Indeed, some sex workers say that criminalisation of clients puts them at risk, as it means clients are more likely to conceal their identities for fear of prosecution. Sex workers often use shared databases to catalogue violent clients and alert colleagues not to accept work from them. Such databases can involve clients’ names or phone numbers. This becomes impossible when clients refuse to share their real names, or contact sex workers on burner phones or hotel room landlines.

Ciaran Moynagh, a partner at the Belfast-based law firm Phoenix Law, who has represented sex workers in Northern Ireland, contends that the change has made sex workers less willing to report matters to the police, and increasingly concerned about clients who withhold or provide a fake identity. “They find it near impossible to use safety tactics or screening measures”, he says – meaning that sex workers “knowingly but with little choice put themselves in more risky situations”.

In 2018, the first person was charged on the basis of the new law: a 23-year-old man was found guilty of approaching a petrol station staff member in Dungannon in the early hours of the morning and offering her payment in exchange for oral sex. Months later, a 26-year-old man followed a 14-year-old girl in Lisburn, and was found guilty of offering her money in exchange for a sexual act.

But other cases have been less straightforward. Earlier this summer, a Romanian woman who was trafficked to Northern Ireland was convicted of conspiracy to traffic and money laundering, after allegedly helping to drive another trafficking victim in her car to meet a client and sending some of the money she received back to her family in Romania.

The woman’s defendant barrister said the case was “wholly exceptional”, not least because the trafficked woman ended up facing prosecution. The judge told the court that while the offences committed by the woman “are always serious, the court cannot lose sight of the fact that the National Crime Agency also consider you a victim”. She was given a one year sentence, suspended for two years.

Moynagh represented Laura Lee, a well-known sex worker and campaigner for sex workers’ rights when she began a 2016 attempt to secure a judicial review of the law on the grounds that it breached her right to a private life under the European Convention of Human Rights.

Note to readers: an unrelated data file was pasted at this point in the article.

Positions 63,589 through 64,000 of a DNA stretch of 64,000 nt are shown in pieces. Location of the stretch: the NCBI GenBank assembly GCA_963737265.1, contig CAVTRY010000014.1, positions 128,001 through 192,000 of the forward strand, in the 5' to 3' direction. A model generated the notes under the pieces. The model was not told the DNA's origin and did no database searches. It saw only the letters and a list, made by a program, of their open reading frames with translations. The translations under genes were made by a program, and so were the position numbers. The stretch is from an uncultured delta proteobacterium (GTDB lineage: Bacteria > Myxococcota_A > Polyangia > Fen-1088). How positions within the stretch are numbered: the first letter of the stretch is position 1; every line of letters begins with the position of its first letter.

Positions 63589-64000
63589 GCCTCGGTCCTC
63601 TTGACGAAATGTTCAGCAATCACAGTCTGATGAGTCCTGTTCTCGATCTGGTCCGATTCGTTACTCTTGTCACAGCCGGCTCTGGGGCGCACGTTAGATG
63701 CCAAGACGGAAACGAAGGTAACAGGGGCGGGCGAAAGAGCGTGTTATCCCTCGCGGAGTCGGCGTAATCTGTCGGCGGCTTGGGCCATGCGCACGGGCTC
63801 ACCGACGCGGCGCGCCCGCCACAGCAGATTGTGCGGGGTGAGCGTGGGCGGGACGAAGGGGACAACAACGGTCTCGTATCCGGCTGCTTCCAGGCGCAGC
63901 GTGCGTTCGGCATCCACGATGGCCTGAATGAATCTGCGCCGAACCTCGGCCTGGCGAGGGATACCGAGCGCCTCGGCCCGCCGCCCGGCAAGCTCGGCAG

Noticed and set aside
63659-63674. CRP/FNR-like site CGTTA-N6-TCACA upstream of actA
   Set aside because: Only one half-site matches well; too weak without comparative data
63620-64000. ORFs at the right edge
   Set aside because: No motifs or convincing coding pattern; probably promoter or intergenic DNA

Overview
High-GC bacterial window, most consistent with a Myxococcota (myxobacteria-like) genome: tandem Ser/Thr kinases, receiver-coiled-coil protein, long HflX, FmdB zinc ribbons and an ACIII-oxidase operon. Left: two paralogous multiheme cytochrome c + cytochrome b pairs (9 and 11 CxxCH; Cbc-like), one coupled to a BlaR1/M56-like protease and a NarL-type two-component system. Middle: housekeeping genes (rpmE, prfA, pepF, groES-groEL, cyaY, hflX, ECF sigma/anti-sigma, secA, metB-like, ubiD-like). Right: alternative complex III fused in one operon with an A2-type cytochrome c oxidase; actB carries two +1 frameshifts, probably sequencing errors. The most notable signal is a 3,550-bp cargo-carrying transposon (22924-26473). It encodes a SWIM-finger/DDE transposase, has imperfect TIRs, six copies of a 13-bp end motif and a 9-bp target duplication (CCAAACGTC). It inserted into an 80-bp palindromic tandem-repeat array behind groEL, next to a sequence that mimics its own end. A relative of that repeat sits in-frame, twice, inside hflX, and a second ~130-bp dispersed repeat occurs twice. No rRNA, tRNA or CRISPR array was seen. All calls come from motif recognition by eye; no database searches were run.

Following Lee’s death in 2018, no other sex workers were willing to continue the legal challenge in her place, and the case was withdrawn. According to Moynagh, many didn’t have standing as they didn’t work in Northern Ireland; others were “petrified” by the prospect of standing before the Department of Justice or Attorney General for Northern Ireland.

A review commissioned by the Northern Ireland Department of Justice analysing the law’s impact was due to take place several years ago, but has been delayed in the absence of a government at Stormont following the collapse of power-sharing between the DUP and Sinn Féin two and a half years ago. The review is now due to be published later this summer.

Elsewhere in the UK, Leeds has also introduced radical policy changes in how it approaches sex work. Contrary to Northern Ireland, it has taken a more liberal approach and has agreed not to criminalise workers for many of the “associated activities” involved in sex work, such as soliciting. In 2014, it created a “managed red light district” in an industrial estate as part of a pilot scheme, allowing workers to engage in sex work provided they avoided soliciting in residential areas or outside businesses, working during daylight hours, or public drug use. 

The scheme attracted national attention in 2015, following the murder of 23-year-old worker Daria Pionko. It has been subject to protests by local residents and anti-prostitution campaigners. Last year, a new police unit was brought in to patrol the district and Leeds City Council has pledged an independent review of the scheme to decide whether it’s viable.

Huschke, the academic who advised Stormont during the drafting of the Northern Ireland legislation, says policies to address sex work are often too narrowly focused, and miss the larger structural issues at play. “We live in a world that marginalises a lot of people, where low wages, insecure jobs, expensive higher education, limited access to social housing and insufficient social welfare are the reality of many people. 

“If we want to make it possible for sex workers to do something different to make a living – if that’s what they choose – we need to fix our social system, our economic system, our educational system”. Above all, Huschke notes, focussing on the criminalisation of clients “distracts from the real issues and… causes of exploitative working conditions.”